Breaking the European Canon

In 1978, the first exhibition of European painting to be shown in modern China travelled to Beijing and Shanghai. Paysages et paysans francais 1820–1905 (French Landscapes and Peasants, 1820–1905) was just the beginning of an influx of accessible European and American art publications and exhibitions, which many young Chinese artists saw as foreign and enticing.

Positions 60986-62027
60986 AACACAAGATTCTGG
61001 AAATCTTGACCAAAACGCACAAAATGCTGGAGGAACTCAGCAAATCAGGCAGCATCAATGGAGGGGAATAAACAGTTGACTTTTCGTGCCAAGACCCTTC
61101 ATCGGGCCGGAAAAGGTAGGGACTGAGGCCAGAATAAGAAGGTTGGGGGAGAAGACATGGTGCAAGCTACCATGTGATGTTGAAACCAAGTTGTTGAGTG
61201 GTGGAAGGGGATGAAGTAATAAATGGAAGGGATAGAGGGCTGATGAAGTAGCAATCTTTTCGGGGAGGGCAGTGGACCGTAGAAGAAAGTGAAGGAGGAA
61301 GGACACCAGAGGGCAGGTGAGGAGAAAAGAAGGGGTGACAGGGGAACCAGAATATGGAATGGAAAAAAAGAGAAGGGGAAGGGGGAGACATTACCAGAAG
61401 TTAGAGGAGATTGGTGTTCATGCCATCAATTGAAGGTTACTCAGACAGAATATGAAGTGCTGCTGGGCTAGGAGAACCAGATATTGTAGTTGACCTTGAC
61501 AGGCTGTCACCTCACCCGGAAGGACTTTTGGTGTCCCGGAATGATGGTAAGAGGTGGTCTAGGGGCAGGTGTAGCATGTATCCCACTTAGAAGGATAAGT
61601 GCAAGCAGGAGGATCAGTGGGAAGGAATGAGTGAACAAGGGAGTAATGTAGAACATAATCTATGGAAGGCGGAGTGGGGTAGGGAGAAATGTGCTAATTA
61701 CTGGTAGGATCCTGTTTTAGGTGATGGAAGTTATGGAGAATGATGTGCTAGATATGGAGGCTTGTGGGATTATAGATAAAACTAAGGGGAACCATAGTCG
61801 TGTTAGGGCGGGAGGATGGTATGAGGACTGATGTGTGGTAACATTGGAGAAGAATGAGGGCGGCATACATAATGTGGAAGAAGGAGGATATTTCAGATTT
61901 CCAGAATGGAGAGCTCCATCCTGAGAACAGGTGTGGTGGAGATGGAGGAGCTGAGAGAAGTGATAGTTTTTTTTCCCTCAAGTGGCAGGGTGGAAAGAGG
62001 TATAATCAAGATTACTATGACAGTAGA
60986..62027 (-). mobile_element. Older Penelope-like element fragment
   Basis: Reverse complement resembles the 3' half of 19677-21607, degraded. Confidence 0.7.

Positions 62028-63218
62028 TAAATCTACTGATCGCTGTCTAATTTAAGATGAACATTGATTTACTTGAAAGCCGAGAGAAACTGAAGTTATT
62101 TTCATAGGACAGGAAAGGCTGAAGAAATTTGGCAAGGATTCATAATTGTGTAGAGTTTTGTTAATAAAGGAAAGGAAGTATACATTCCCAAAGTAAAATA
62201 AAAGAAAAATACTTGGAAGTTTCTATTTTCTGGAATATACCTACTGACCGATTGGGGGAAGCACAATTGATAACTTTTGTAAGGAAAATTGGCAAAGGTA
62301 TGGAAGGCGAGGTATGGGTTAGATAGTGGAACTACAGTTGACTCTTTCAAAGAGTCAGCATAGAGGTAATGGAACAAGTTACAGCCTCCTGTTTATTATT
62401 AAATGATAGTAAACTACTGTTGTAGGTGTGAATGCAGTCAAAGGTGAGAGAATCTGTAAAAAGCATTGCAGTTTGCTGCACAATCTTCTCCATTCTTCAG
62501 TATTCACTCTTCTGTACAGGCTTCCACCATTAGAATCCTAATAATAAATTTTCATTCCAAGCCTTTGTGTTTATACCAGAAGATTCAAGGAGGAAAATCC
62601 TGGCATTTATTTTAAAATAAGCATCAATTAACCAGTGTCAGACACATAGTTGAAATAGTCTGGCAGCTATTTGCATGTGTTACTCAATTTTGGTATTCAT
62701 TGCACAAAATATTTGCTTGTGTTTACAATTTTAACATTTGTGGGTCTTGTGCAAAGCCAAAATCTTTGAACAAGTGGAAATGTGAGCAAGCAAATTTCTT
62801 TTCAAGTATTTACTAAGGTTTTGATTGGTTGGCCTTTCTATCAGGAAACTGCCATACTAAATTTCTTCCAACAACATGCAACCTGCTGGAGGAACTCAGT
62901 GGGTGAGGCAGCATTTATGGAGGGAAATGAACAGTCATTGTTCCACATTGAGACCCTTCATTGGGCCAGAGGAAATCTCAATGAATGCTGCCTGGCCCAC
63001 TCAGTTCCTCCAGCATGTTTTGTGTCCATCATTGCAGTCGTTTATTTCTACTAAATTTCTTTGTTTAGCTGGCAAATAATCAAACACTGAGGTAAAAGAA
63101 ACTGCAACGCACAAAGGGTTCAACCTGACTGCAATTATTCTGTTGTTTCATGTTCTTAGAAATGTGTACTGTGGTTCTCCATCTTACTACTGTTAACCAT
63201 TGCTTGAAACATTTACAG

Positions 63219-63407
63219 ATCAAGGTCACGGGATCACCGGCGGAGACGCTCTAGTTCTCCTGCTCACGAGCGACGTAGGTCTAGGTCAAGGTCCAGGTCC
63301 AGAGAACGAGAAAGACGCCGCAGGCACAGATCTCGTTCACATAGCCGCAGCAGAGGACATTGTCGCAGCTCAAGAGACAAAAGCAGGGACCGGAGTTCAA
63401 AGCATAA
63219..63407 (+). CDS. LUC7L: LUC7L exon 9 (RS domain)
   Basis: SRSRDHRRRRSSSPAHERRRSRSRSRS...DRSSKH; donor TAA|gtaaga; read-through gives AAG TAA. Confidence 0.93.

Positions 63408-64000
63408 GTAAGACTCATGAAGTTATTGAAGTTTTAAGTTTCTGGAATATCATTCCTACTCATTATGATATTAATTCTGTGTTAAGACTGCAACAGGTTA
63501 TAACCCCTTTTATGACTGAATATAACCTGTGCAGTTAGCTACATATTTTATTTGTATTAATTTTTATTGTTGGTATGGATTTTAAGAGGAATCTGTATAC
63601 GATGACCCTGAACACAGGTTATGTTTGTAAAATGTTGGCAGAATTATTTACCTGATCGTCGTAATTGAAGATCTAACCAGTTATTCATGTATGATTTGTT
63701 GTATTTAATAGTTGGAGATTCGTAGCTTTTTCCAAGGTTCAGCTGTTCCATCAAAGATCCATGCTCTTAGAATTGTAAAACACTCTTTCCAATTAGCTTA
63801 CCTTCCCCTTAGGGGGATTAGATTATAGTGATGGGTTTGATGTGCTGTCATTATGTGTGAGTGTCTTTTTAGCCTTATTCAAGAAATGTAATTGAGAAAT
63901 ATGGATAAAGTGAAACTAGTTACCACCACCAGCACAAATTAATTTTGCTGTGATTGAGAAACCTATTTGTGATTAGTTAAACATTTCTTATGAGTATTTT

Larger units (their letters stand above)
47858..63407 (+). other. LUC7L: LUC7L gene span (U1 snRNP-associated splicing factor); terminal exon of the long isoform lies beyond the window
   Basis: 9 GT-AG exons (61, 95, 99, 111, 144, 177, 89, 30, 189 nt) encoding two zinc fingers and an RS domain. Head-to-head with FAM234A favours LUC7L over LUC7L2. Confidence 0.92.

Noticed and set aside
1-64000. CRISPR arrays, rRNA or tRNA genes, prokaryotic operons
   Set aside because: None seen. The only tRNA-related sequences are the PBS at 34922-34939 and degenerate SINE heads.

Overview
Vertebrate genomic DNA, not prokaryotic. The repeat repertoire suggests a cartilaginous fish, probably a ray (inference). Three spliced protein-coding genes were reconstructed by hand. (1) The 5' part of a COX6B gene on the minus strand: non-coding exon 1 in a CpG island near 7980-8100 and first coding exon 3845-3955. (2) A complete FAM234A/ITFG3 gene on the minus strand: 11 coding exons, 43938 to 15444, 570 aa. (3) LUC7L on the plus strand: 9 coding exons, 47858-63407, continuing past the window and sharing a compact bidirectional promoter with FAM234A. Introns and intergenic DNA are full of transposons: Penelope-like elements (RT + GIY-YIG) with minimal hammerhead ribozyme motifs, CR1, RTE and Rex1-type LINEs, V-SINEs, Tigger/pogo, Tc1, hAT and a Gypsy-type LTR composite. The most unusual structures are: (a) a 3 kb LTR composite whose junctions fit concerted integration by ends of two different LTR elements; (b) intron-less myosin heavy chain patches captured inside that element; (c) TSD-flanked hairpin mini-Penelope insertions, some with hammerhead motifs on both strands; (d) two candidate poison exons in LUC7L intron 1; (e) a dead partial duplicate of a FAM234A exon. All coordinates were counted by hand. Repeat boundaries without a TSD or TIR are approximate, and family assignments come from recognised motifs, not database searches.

New avant-garde practices developed rapidly in the 1980s and 1990s, and as Chinese artists sampled from their pick of Western and Eastern influences, the trend of subverting classic European paintings emerged. Whether using a new style or medium, replacing a central figure with a signature character, or re-imagining an entire scene, many of the edits made by these artists contribute to a sense of irony in their work. For example, Qiu Anxiong’s The Doubter replaces the tragic figure in Jacques-Louis David’s The Death of Marat with a robed chimpanzee. Zhou Tiehai combines the iconic cigarette mascot Joe Camel with works by Jean-Auguste-Dominique Ingres, Jacopo Palma, and Peter Paul Rubens. Yue Minjun replaces the central figure in Diego Velázquez’s Las Meninas with his signature pink laughing man. By contrast, Liu Wei offers an earnest recreation of Vincent van Gogh’s Portrait of the Postman Joseph Roulin.